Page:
January 15, 2015
Awesome TED TALK from a 12 year old App Developer!
Digital Learning Day
Friday, March 13th, 9pm
All CCS Schools
What do you have planned for Digital Learning Day? Begin planning now for the March 13, 2015 Digital Learning Day. For more information on the Digital Learning day click on the link below:
What Should Schools and Parents Do About Teenage Sexting?
In this article in The Atlantic, Hanna Rosin reports on how a Virginia community dealt with the revelation that large numbers of middle- and high-school students were using their smartphones to send revealing photos to one another, some of which found their way into an Instagram account. Parents were up in arms, the police got involved, and a number of questions arose:
Is “total abstinence” the best position for parents and schools to take with teens on sexting? Do kids realize the possible college and career consequences of having compromising images online, not to mention the risk of adult stalkers getting involved – or is that message not credible? Should sexting be criminalized as child pornography, or should it be viewed as adolescent experimentation that deserves minor punishments and confiscation of offending phones? (“They’re not violent criminals,” said Dave Albo, chairman of Virginia’s Courts of Justice committee. “If these kids made a dumb-a-- mistake, we don’t want to ruin their future.”) Is sexting “virtual dating” in the new era, less harmful than actual contact? (“A way of being sexual without being sexual, you know?” said one girl).
And what leads boys to put such intense pressure on girlfriends and acquaintances to share photos, sometimes sending 30 texts in a row? Why do some girls not read the danger signs of a highly persistent boy whom they have little reason to trust? What is the difference between girls who stoutly resist pressure from boys to sext and those who succumb? Is the old double standard at work, with some girls suffering social opprobrium while boys got a free pass – and then openly disrespecting girls who sext? And what are boys thinking when they forward photos to others? Is this bullying on steroids?
Marsha Levick of the Juvenile Law Center has a suggestion: “We should draw the line between my daughter stupidly sending a photo of herself to her boyfriend and her boyfriend sending it to all his friends to humiliate her. The first is stupid. The second is more troubling and should be criminal.” But many parents don’t buy the stupid-but-harmless argument (the first part of Levick’s proposal). “I think this is coming from grown-ups who fear that their kids are doing things they don’t understand,” says Levick. “The technology is both hyper-visible and invisible, and parents are spooked by it. So kids are finding what’s a normal part of adolescent experimentation being criminalized.”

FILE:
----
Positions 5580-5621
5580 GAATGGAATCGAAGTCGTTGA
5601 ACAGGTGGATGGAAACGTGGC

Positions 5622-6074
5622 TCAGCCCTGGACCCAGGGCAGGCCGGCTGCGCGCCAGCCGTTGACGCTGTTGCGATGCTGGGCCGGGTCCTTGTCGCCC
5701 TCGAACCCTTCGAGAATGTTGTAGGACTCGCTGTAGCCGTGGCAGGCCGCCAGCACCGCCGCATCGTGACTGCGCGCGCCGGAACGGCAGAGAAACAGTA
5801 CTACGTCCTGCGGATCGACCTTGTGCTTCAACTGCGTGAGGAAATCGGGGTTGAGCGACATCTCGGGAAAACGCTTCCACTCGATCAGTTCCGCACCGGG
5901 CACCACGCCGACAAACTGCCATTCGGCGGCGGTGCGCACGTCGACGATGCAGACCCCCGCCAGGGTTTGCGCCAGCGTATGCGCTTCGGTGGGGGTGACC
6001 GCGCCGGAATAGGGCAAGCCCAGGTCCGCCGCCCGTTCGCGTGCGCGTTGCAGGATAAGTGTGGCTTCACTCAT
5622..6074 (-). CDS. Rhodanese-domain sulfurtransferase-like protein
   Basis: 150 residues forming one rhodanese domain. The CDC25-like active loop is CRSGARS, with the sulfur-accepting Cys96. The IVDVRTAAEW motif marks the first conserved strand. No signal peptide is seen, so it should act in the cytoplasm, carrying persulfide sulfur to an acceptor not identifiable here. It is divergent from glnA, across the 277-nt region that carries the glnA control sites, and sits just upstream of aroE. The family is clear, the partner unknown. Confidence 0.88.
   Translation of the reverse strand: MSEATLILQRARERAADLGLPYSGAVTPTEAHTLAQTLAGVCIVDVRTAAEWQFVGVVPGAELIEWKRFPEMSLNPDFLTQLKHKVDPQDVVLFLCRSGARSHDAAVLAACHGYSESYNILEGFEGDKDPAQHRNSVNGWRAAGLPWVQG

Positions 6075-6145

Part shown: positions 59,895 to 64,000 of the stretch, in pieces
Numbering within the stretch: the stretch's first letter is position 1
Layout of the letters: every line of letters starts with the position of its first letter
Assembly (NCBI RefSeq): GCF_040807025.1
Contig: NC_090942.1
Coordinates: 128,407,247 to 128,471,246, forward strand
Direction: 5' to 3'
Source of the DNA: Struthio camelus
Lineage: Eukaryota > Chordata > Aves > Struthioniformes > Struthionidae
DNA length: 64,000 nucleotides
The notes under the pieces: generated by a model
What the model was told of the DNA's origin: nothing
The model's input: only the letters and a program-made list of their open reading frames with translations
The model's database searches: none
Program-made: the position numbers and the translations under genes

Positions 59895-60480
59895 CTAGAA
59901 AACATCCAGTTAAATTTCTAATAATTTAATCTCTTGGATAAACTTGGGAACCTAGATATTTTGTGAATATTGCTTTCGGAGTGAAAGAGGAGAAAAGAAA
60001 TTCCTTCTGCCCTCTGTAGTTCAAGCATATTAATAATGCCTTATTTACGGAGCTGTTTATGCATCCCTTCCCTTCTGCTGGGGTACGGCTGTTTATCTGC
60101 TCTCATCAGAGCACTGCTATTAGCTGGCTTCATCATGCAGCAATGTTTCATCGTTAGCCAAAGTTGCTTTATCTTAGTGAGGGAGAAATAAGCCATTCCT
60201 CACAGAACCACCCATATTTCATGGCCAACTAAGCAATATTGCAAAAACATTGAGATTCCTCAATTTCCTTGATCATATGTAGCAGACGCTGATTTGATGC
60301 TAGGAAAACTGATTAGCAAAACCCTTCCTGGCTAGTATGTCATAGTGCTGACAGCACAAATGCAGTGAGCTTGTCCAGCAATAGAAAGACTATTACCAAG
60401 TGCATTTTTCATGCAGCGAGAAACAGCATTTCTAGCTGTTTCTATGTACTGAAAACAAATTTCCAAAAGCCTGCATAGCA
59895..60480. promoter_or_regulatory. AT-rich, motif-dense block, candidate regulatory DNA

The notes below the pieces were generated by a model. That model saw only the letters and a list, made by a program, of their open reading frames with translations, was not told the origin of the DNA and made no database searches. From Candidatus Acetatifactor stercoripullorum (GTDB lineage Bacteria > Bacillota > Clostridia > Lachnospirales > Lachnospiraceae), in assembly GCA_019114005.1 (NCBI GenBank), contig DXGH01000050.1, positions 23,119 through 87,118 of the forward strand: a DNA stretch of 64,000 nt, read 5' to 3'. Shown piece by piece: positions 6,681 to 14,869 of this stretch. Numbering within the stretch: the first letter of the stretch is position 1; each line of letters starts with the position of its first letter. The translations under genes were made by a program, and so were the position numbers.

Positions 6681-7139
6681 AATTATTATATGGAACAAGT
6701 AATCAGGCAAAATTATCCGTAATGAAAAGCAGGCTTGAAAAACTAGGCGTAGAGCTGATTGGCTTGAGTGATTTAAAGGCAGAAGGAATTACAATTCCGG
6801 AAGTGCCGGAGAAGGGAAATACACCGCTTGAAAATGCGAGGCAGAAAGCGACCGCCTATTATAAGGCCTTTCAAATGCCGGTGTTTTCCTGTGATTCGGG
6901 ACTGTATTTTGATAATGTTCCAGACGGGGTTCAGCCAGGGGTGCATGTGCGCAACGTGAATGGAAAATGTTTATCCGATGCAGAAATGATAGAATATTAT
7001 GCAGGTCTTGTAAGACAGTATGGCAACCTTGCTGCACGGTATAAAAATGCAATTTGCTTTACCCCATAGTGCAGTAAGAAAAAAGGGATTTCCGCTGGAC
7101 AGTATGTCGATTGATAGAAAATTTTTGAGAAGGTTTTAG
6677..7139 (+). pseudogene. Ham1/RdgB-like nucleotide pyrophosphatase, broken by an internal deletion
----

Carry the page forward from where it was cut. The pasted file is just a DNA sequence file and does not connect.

Interestingly, according to David Finkelhor of the Crimes Against Children Research Center, sex offenses against minors have declined significantly during the time-period in which sexting has become popular. Finkelhor speculates that the Internet and cellphone cameras have made it possible for teens to do their “risk taking” and “independence testing” online, which may reduce their exposure to actual violence and physical harm.
In cases involving minors, Rosin’s article concludes, the two polarities are clear. “Uploading another minor’s naked picture to the Web, where anyone might eventually find it, should be a criminal act, though not one that should necessarily be prosecuted as child porn. Taking a selfie and sending it to someone who might be receptive to it, or receiving a selfie and keeping it, should not be criminal at all… The nonconsensual sharing of pictures, even among just a few people, should probably count as a criminal act, as long as there is prosecutorial discretion. But even in these instances, the policing should, if possible, be left to teachers and parents, not to the actual police. Or in some cases to no one, because since when was any version of adolescent sexuality fair and free of pain?”